Asked about political fallout from the intense negotiations, Boehner spokesman Michael Steel blamed the Democrats for offering “no plan” to take on the nation’s challenge. He also insisted his boss did not “walk away” from the discussions. “The president asked for tax hikes that were unacceptable because they would destroy jobs,” Steel said. “The president walked away from the potential of a bipartisan plan.”
Boehner has said the president is just interested in winning a second term, given that Obama said his “only bottom line” is extending the debt ceiling “through the next election, into 2013.”
White House Communications Director Dan Pfeiffer took to the White House blog to smack back, noting that the GOP just a few weeks ago opposed a short-term increase.
Sources told Roll Call that the message the president has communicated behind closed doors is that increasing the debt ceiling will be a hard vote for Members of both parties. His idea? Let’s make it one tough vote that actually does something.
A CBS News poll showed 43 percent approved of Obama’s handling of the debt ceiling, while just 31 percent approved of how Congressional Democrats have behaved and only 21 percent approved of Republicans’ handling of the negotiations.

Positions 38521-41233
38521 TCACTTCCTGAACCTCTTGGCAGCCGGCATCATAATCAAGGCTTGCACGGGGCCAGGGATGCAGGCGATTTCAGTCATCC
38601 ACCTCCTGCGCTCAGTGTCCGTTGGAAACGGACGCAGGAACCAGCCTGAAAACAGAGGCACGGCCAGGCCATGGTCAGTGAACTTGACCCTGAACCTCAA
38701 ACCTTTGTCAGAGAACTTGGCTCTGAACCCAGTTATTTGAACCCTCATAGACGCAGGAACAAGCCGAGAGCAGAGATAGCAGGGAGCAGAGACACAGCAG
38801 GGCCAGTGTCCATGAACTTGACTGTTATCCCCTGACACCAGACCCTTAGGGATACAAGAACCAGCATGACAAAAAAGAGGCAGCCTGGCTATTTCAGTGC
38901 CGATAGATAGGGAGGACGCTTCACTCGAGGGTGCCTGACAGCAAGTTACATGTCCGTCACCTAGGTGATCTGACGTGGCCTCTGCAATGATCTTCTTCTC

Winston’s advice to Republicans is not to worry too much about polls assessing a temporary situation before a compromise is finalized, and he said the nation’s voters are taking a longer view. “Is the public happy about the fact that it had to come down to getting this close? My sense is they would have preferred not to get it to this moment, but the important part is, what is the result?”
The White House is keenly aware the president looks like a problem solver when Democrats aren’t afraid to complain that he’s compromising too much with the GOP. Obama has mentioned often in speeches over the past few weeks that his own party isn’t happy with him.
Aides made sure to repeatedly highlight that Boehner did not return two calls from the president on Thursday and Friday.
Of course, Obama isn’t running against Boehner next fall.
Operatives in Chicago are closely watching the GOP presidential field and are taking a longer-term view of debt ceiling politics. They figure it can’t hurt to keep Obama talking about fat cats enjoying tax breaks, but they also want to highlight the Republicans’ support for House-approved plans that dramatically cut Medicare.
Democrats familiar with the campaign have been keeping tabs on which contenders back House Budget Chairman Paul Ryan’s (R-Wis.) “road map” plan and the Cut, Cap and Balance deal favored by the House GOP. They believe Obama will be able to successfully run against those proposals.
Sources close to Obama in both Washington, D.C., and Chicago said voters can expect to hear a lot more of the talking points about compromise that the president used during a town hall in Maryland on Friday. He said that voters expect solutions from Washington and that lawmakers should avoid using this debate to score political points.